When Making Stuffed Poblanos, Char And Remove The Skin To Avoid Bitter Bites

Chilies are amongst Mexico's many culinary gifts to the world, and Mexican cuisine has mastered the art of how to use them. While many chilies are added in small dried, ground, or diced doses to infuse vibrance into broths, sauces, and dips, poblanos are mild and flavorful peppers that are a delight to eat whole. Perhaps the most famous stuffed poblano dish in Mexican cooking is the chile relleno, or stuffed chili.

Whether it's the vibrantly colored chile en nogada or a simple breaded and fried cheese chile relleno, all stuffed poblano recipes start with creating that soft, tender, and mild cooked chili texture. Mexicans use a well-known cooking technique known as sweating the chilies, or poner a sudar, to rid the skin of its glossy and bitter exterior. Sweating poblanos entails placing the whole raw pepper over an open flame until the skin begins charring, turning it every so often with a pair of tongs until the entire poblano has a black, bubbly exterior.

The sweating begins when you place the charred poblanos, hot off the fire, into a plastic bag. The residual heat trapped in the bag will steam the pepper while also loosening its charred exterior. After about ten minutes, you can remove the poblanos from the bag and run them under water while you gently scrape off the charred skin. The result is a perfectly cooked, pliable, and flavorful pepper. Charring rids the poblano's skin of bitterness and adds a wonderful smoky finish.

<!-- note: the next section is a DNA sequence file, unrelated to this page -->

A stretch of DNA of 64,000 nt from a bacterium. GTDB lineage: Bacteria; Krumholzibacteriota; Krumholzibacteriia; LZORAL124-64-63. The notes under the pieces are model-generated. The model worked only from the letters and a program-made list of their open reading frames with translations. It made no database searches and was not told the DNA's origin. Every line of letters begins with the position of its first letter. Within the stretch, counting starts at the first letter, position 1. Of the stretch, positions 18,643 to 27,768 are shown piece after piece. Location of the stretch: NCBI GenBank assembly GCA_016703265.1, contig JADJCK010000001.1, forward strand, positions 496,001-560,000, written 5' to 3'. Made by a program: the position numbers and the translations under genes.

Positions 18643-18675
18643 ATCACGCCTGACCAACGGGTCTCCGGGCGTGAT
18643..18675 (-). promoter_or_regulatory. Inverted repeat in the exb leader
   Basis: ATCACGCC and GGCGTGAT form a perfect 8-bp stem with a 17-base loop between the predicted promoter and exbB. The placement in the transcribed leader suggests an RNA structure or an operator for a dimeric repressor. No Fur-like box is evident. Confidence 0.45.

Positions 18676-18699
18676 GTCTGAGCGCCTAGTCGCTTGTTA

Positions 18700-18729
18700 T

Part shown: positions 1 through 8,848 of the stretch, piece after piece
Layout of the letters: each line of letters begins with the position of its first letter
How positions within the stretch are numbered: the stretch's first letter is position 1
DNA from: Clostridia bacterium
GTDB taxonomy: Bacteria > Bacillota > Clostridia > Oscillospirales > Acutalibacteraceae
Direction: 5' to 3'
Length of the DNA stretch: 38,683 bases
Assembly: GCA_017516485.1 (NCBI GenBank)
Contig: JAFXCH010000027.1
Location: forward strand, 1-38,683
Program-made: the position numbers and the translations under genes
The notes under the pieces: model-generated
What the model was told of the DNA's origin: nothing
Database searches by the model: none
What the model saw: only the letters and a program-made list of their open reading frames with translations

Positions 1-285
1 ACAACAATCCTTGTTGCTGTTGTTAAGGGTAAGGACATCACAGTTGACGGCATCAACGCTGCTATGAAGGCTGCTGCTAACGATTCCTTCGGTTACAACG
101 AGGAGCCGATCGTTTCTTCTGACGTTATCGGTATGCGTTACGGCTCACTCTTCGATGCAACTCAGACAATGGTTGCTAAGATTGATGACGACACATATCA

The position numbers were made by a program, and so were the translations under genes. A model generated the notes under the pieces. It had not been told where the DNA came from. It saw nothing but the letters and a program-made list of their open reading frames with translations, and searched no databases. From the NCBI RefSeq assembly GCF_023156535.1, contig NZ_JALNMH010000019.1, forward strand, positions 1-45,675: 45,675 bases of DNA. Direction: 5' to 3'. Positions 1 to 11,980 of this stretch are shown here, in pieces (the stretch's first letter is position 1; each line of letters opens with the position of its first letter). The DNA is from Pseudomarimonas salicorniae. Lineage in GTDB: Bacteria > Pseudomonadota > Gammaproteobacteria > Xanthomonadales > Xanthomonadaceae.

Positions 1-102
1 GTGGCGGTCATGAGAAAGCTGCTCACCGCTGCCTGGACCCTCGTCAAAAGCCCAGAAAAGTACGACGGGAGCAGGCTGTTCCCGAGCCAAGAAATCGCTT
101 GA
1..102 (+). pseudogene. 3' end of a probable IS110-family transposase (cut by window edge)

More tips for prepping and stuffing poblanos

While the traditional and easiest way to char poblanos is by placing them over an open flame, there are other methods to char poblanos for those of us who don't have a gas stove. The first is to use a grill, placing the peppers directly on a grate over hot coals or a gas-fueled flame until they blister. Another is to char them in the oven by placing them on a baking sheet on the highest oven rack under the broiler, turning them twice for even charring. You want the poblanos to be blistered, but not completely black — over-charred skin will turn to ash and create holes, destroying the pepper's integrity as a stuffed veggie. If you don't have a plastic bag to sweat poblanos, use a plastic wrap-covered bowl or a paper bag.

Since you've charred and sweated the poblanos whole, you'll need to seed them; the pith that holds the seeds contains the highest concentration of capsaicin and thus the greatest potential to burn your skin. Poblanos aren't excessively spicy but they are, after all, chili peppers with their fair share of capsaicin, so when you remove the skin and seeds, be sure to wear gloves to keep your hands protected.

While charring and sweating poblanos is an important step in preparing chiles rellenos, it's not necessary for every recipe. You can also dice them and saute them with aromatics to create a tasty foundation for stir-fries and soups.